Ali Moha


An FAQ + Resources to Navigate Your Way for a Solid Career in Coding ๐Ÿš€

An FAQ + Resources to Navigate Your Way for a Solid Career in Coding ๐Ÿš€

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Ali Moha
ยทJun 6, 2022ยท

8 min read

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Table of contents

TLDR: The goal of this FAQ is to help you figure out your career path in programming starting with the basic questions (and how to practically answer them for yourself). By doing your research before deciding on the route you will continue in, you will save yourself from tons of costly mistakes and you are highly likely to find the right path for you. Often times we get thrilled by the hype and high expectations only to regret it later. A lot of things are obvious without trying and we can find about them with a little bit of research. You can think of this FAQ as a tour guide for a career in programming, so you have a better chance at what you are going to try. During this tour, you will visit 3 important questions from different viewpoints.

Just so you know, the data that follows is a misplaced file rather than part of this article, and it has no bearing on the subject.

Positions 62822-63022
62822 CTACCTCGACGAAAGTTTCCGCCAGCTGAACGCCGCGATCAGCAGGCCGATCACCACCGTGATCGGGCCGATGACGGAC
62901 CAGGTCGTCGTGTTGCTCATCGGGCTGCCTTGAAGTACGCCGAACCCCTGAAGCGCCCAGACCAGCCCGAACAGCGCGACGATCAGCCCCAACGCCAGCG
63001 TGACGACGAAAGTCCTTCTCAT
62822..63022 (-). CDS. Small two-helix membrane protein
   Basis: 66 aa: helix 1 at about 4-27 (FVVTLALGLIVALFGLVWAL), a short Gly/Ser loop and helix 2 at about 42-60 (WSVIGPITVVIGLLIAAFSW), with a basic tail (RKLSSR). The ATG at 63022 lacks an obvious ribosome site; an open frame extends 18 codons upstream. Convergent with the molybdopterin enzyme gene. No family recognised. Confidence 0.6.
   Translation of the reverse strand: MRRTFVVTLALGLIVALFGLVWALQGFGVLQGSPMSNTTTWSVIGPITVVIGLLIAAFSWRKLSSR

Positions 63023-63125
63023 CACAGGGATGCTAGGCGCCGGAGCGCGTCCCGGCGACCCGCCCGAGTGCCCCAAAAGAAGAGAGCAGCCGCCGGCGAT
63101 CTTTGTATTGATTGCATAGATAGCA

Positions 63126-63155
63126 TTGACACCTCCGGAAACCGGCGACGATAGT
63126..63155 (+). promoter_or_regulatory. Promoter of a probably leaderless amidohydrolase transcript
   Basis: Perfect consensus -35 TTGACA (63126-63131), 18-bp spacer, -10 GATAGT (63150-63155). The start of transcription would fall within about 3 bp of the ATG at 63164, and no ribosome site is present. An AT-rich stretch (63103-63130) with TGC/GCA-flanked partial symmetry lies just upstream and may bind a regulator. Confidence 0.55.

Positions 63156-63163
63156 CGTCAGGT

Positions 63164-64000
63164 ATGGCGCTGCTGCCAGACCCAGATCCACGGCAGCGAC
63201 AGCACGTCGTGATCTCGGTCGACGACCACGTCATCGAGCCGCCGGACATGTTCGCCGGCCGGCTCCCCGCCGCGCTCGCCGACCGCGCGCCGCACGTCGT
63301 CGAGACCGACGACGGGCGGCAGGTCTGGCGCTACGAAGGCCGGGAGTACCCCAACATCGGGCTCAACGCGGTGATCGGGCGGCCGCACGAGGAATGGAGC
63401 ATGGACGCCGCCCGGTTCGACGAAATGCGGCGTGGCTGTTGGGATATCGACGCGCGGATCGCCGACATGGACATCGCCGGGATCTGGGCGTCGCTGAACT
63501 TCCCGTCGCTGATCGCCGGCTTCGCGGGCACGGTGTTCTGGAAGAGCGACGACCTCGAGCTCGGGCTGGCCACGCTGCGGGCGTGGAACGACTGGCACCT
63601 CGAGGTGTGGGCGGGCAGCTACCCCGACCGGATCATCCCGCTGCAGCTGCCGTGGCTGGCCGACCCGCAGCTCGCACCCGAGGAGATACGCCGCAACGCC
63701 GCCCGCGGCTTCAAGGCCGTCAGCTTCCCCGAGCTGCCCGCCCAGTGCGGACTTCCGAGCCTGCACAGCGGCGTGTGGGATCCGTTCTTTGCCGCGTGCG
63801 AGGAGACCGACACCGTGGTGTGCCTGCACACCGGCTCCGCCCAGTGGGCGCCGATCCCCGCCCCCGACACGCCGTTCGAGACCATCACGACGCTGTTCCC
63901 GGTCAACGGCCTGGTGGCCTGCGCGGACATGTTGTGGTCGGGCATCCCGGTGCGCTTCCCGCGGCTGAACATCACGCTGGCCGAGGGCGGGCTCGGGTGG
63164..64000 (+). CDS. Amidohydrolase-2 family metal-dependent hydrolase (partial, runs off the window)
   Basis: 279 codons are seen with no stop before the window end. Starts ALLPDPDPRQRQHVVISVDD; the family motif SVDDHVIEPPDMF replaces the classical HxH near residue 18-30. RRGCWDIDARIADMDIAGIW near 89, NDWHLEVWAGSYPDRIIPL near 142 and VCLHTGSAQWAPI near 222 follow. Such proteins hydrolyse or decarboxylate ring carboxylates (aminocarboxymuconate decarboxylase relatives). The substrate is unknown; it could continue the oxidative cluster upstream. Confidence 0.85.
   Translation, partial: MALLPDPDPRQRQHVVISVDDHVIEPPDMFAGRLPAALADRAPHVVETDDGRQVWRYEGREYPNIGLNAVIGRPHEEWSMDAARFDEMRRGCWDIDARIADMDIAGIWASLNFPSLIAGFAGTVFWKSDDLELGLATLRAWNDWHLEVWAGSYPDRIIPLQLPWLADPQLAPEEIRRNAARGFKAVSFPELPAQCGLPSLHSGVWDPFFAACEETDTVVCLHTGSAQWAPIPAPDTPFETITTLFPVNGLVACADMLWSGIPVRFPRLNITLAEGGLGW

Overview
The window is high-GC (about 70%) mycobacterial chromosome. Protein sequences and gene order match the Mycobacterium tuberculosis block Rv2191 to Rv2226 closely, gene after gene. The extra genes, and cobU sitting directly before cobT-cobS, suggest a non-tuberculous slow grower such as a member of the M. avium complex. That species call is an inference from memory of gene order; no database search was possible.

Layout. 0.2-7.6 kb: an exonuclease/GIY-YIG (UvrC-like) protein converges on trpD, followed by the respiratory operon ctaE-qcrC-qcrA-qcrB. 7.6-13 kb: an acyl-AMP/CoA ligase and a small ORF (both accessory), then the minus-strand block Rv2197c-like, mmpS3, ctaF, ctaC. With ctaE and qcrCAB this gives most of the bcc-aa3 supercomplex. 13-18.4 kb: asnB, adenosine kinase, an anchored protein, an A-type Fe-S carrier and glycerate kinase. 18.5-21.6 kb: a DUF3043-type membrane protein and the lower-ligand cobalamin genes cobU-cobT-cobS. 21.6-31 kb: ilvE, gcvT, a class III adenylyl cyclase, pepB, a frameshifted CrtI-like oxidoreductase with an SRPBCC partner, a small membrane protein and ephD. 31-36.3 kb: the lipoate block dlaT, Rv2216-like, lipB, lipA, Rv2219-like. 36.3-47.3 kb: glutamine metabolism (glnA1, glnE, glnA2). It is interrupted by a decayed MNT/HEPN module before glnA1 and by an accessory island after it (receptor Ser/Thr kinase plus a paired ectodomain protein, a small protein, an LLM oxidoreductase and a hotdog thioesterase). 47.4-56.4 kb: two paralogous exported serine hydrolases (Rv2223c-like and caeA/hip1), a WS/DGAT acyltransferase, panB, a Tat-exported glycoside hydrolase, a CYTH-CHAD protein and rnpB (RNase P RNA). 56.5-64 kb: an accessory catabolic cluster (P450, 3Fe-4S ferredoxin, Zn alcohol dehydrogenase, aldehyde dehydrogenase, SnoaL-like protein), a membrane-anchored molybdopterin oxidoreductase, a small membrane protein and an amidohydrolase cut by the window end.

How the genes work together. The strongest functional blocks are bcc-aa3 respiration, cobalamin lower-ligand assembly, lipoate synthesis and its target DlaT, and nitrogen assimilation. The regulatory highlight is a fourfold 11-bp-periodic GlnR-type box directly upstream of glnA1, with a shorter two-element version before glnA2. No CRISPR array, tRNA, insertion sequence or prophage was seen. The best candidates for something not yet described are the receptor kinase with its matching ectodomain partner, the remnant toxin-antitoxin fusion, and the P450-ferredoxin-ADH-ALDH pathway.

Heads-up: Although this FAQ takes a few minutes to read, you will need a few hours to go through all of its content! The sequence in which the resources are arranged is intentional and is meant to be followed in that order.

Disclaimer: I'm not a writer nor is English my first language. Just want to share the value. Let's begin :)

1} Is programming right for me?